Inspired by the agile model for product development, MVCS is about giving your audience what they want, when they want and how they want, learning from the ways that the audience engages with content.
With this bottom-up approach, driven by data and community AI, a more complex content strategy can be built. Content mapping is a strategic way of creating useful, relevant, informative and timely content for your target audience.
We’re now going to map a customer journey in four main steps using the see, think, do, care framework devised by Avinash Kaushik:
- See: This is the phase when the customer approaches the brand for the first time; it’s about inspiring people. To do so, you need to create content that has nothing to do with sales. We’re working with dreams and people who dream don’t wanted to be rudely awakened with a sudden “Buy now!”. At this stage, customers will have lots of questions, so the most suitable content might be guides, infographics, videos or posts on social media channels.
- Think: The next step is to inform people. Purchasing intentions are still weak and need reinforcing, so it’s crucial to create useful and informative content because it’s at this “consideration stage” that you can stand from competitors. Effective content in this phase might be explainer videos, articles on experiences using a product, or a newsletter covering topics of interest to customers.
- Do: Here the goal is to convert people into customers. Your audience is now informed, inspired and has shown an inclination towards making a purchase. They don’t need to be pushed into purchasing, but they need to satisfy their needs without encountering any difficulties. Content like reviews, testimonials, case studies, eBooks, landing pages with dedicated coupons or FAQ are all useful for guiding the customer through this phase.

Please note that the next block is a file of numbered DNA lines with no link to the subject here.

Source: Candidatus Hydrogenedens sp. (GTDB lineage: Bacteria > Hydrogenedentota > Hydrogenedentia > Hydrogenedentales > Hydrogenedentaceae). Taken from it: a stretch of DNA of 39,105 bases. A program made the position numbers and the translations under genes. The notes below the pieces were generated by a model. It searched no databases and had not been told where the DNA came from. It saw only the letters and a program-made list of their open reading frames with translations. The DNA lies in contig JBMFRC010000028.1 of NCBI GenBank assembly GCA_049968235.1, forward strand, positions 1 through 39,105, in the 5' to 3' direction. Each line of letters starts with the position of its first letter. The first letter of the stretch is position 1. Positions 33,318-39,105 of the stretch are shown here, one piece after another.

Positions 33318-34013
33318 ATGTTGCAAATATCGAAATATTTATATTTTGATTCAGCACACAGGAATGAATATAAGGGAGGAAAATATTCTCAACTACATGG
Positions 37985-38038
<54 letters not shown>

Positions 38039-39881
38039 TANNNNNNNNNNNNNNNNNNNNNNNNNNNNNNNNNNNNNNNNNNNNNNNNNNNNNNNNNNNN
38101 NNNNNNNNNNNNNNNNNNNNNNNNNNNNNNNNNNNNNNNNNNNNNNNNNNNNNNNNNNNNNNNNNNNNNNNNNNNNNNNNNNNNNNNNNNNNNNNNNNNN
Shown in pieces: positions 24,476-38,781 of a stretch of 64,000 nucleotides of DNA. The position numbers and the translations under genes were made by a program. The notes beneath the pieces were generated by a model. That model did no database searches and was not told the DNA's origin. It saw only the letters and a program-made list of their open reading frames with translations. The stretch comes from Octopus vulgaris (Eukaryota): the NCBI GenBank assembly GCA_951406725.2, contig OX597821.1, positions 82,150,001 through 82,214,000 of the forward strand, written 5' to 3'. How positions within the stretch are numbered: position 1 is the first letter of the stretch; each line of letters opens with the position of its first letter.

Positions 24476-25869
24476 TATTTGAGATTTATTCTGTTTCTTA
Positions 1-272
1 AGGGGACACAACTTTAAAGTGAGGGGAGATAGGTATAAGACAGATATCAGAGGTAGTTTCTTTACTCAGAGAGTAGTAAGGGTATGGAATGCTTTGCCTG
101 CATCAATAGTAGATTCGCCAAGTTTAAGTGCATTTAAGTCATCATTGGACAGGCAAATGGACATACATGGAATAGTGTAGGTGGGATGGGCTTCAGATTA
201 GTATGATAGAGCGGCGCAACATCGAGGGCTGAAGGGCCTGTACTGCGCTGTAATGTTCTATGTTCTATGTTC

- Care: This is the most important phase for creating loyal customers. Looking after people who have already made one or more purchases is essential for broadening your customer base and incentivising them to return in the medium-to-long term. Here, it’s vital to create personalised content like emails that are targeted based on user preferences or user guides for products purchased.
It can be helpful to create a short document for each macro-category above so that you can then organise content throughout the customer journey. A practical example is provided by Andreea Macoveiciuc and her template for publishing a video course.
Espressoh, the beauty brand launched by Chiara Cascella, has risen to prominence thanks to its transparent, minimal and cross-cutting marketing based on constantly listening to its audience. It’s transparent in its direct and sincere voice, even tackling taboo subjects in its Oh.BAR beauty and lifestyle blog. It’s minimal in its style, which is elegant but sustainable. And it’s cross-cutting because it always manages to blur the boundaries between spaces: for example, it has launched initiatives combining art and cuisine by offering compelling content in an innovative guise. It’s Oh.BAR popup stores are legendary, allowing people to enjoy a good cup of coffee while testing products. As Chiara Cascella explains:
Being able to communicate our brand identity in such a coordinated way is fundamental for us. It doesn’t matter if we’re talking about make-up or a dress. Visual and communication trends need to be followed, studied and tailored to your own brand identity.
In this article, we wanted to outline the first steps you need to take in setting up your own content business: a business built on content that gradually becomes smarter and more informative for entrepreneurs, and which sees content as fundamental for business growth.
The cases of Chiara Ferragni, the Content Marketing Institute, Radical HR and Espressoh show us that interesting new avenues lie ahead for those able to master digital environments and produce relevant content.
Before we go, here’s one last tip for you: sign up to a great newsletter called The Tilt. Founded by Joe Pulizzi from the Content Marketing Institute, it’s aimed at content entrepreneurs and creators, and has stacks of stories and advice about running a content business.